Your body is similar to an ecosystem. In the natural world, if something happens to the pond, all of the birds and fish suffer the consequences; and all of the animals and plants that depend on the birds will disappear if the birds disappear. We might not know it but our body functions on very similar principals. That’s why a large number of afflictions can be connected to something which at first appears so isolated like hearing loss.
This is, in a sense, proof of the interdependence of your body and it’s resemblance to an ecosystem. When something affects your hearing, it may also impact your brain. These situations are called comorbid, a fancy (and specialized) label that illustrates a link between two disorders while not necessarily pointing directly at a cause-and-effect relationship.
The conditions that are comorbid with hearing loss can give us lots of information concerning our bodies’ ecosystems.
Hearing Loss And The Conditions That Are Related to it
So, let’s assume that you’ve been recognizing the symptoms of hearing loss for the last couple of months. It’s harder to follow along with discussions in restaurants. The volume of your television is constantly getting louder. And some sounds sound so far away. It would be a good choice at this point to set up an appointment with a hearing professional.
Your hearing loss is connected to a number of health issues whether your aware of it or not. Comorbidity with hearing loss has been documented with the following health conditions.
- Cardiovascular disease: hearing loss and cardiovascular disease aren’t always linked. In other situations, cardiovascular issues can make you more subject to hearing loss. The reason for this is that trauma to the blood vessels of the inner ear is one of the first symptoms of cardiovascular disease. Your hearing might suffer as a result of the of that trauma.
- Depression: a whole host of concerns can be the result of social isolation due to hearing loss, many of which are related to your mental health. So anxiety and depression, not surprisingly, have been found in several studies, to have a high rate of comorbidity with hearing loss.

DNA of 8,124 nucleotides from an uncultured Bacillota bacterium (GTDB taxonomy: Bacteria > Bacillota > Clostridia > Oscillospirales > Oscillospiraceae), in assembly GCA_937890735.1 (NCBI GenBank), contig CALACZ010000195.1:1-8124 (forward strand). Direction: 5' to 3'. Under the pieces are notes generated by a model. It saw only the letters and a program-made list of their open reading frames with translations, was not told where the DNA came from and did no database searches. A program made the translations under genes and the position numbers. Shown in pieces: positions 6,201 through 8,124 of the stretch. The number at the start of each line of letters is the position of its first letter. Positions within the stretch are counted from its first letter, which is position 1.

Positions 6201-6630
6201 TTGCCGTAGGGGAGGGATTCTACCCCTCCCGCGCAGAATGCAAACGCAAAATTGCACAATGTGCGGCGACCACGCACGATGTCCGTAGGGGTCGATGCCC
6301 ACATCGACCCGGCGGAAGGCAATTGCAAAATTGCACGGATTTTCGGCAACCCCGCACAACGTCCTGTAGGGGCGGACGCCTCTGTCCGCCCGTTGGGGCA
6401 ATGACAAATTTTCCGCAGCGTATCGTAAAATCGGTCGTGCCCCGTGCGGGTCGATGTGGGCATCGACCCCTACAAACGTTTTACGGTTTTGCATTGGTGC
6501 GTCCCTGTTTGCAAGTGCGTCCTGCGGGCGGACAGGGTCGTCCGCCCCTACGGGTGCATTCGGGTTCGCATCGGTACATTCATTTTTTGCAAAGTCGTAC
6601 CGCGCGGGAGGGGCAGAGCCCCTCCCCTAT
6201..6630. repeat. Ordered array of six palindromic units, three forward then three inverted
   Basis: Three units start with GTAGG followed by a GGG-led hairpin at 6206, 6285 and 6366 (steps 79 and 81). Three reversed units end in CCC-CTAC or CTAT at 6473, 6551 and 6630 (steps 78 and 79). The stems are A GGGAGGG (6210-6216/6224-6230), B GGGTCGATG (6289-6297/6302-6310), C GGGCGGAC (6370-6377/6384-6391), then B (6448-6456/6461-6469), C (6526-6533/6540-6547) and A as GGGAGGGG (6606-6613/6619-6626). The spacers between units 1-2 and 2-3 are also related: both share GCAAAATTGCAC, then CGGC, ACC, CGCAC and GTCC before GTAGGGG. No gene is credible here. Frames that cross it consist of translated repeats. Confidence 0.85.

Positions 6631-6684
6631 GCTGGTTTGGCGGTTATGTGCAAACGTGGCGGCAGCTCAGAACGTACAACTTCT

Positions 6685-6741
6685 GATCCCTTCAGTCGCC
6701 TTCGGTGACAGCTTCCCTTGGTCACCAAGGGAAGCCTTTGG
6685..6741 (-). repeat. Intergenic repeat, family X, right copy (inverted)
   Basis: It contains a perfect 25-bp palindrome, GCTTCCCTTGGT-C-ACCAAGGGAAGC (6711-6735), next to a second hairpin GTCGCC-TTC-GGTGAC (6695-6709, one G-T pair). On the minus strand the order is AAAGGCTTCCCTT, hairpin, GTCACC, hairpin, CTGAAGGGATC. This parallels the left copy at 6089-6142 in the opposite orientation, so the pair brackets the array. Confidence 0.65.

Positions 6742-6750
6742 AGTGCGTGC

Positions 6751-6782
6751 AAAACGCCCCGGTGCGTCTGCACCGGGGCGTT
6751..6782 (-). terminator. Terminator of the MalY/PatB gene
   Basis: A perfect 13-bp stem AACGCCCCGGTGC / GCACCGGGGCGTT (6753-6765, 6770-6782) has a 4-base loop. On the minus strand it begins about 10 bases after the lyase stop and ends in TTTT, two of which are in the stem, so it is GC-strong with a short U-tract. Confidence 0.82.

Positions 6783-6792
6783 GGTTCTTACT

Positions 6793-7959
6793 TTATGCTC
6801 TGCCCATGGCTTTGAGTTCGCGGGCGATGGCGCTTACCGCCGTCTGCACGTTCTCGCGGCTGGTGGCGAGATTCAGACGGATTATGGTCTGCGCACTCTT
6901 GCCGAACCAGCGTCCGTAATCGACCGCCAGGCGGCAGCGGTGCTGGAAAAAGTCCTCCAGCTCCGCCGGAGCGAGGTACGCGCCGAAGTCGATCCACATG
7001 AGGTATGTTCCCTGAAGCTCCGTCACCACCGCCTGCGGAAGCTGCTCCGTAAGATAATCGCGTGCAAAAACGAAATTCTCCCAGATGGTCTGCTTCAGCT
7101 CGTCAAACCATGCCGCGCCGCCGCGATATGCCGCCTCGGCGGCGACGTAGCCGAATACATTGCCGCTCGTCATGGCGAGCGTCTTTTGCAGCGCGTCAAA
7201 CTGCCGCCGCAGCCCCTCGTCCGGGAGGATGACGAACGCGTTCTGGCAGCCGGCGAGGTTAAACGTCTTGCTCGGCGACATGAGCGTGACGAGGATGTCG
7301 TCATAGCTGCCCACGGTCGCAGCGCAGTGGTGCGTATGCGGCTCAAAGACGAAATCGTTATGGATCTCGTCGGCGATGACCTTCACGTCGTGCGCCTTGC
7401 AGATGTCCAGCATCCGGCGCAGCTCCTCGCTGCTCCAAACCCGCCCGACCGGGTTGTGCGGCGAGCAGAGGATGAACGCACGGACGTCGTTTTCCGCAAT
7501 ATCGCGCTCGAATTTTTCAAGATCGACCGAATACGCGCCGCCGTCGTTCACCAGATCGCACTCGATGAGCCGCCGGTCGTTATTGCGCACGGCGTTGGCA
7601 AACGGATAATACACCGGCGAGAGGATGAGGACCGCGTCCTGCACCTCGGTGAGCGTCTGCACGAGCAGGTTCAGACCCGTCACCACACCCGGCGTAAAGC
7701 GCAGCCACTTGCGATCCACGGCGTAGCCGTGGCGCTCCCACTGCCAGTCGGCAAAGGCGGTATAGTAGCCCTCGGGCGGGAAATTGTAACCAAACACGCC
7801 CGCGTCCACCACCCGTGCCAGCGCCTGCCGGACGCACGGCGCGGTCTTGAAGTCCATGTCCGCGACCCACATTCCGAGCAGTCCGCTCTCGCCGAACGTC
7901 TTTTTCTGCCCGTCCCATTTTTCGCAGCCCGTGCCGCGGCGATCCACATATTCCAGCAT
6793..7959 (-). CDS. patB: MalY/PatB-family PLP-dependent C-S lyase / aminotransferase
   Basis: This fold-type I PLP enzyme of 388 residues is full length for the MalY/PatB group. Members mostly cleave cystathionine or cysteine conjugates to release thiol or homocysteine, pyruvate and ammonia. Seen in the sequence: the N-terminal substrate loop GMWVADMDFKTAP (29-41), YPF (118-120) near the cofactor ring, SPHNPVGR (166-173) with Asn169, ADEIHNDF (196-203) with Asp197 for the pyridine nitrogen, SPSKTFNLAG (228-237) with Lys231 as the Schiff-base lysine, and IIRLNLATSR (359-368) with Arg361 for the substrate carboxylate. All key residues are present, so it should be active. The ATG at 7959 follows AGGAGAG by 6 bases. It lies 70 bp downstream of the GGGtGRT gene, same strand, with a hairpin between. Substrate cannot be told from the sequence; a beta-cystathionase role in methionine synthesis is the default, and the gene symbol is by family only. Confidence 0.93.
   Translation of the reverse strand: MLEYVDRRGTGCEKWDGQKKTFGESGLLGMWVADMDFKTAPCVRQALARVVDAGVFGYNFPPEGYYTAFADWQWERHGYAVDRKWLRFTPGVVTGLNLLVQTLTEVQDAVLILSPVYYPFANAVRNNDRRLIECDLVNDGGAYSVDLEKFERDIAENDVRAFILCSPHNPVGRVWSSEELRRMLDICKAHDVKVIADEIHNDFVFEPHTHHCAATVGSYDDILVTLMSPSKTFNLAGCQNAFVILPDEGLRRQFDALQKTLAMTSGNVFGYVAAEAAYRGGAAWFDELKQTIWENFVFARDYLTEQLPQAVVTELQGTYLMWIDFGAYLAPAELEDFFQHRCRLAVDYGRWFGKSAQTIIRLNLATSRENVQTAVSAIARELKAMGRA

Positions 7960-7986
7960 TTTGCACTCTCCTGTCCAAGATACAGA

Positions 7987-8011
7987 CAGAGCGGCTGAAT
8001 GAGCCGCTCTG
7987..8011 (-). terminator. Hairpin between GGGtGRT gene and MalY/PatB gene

- Vertigo and falls: your primary tool for balance is your inner ear. There are some types of hearing loss that can play havoc with your inner ear, causing dizziness and vertigo. Falls are increasingly dangerous as you age and falls can happen whenever someone loses their balance
- Dementia: untreated hearing loss has been connected to a higher risk of dementia, although the underlying cause of that relationship is unclear. Many of these incidents of dementia and also cognitive decline can be slowed, according to research, by wearing hearing aids.
- Diabetes: similarly, your entire nervous system can be influenced in a negative way by diabetes (specifically in your extremities). one of the areas particularly likely to be harmed are the nerves in the ear. Hearing loss can be fully caused by this damage. But your symptoms can be multiplied because diabetes related nerve damage can cause you to be more susceptible to hearing loss from other factors.
What Can You Do?
It can seem a little frightening when all those health conditions get added together. But one thing should be kept in mind: huge positive impact can be gained by treating your hearing loss. Though researchers and scientists don’t really know, for example, why hearing loss and dementia show up together so often, they do know that managing hearing loss can dramatically lower your dementia risks.
So the best course of action, no matter what comorbid condition you might be concerned about, is to have your hearing tested.
Part of an Ecosystem
That’s the reason why more health care specialists are viewing hearing health with new eyes. Instead of being a somewhat limited and targeted area of concern, your ears are thought of as closely linked to your overall wellness. In other words, we’re beginning to view the body more like an interconnected ecosystem. Hearing loss isn’t always an isolated situation. So it’s more significant than ever that we keep your eye on the entirety, not to the proverbial pond or the birds in isolation, but to your health as a whole.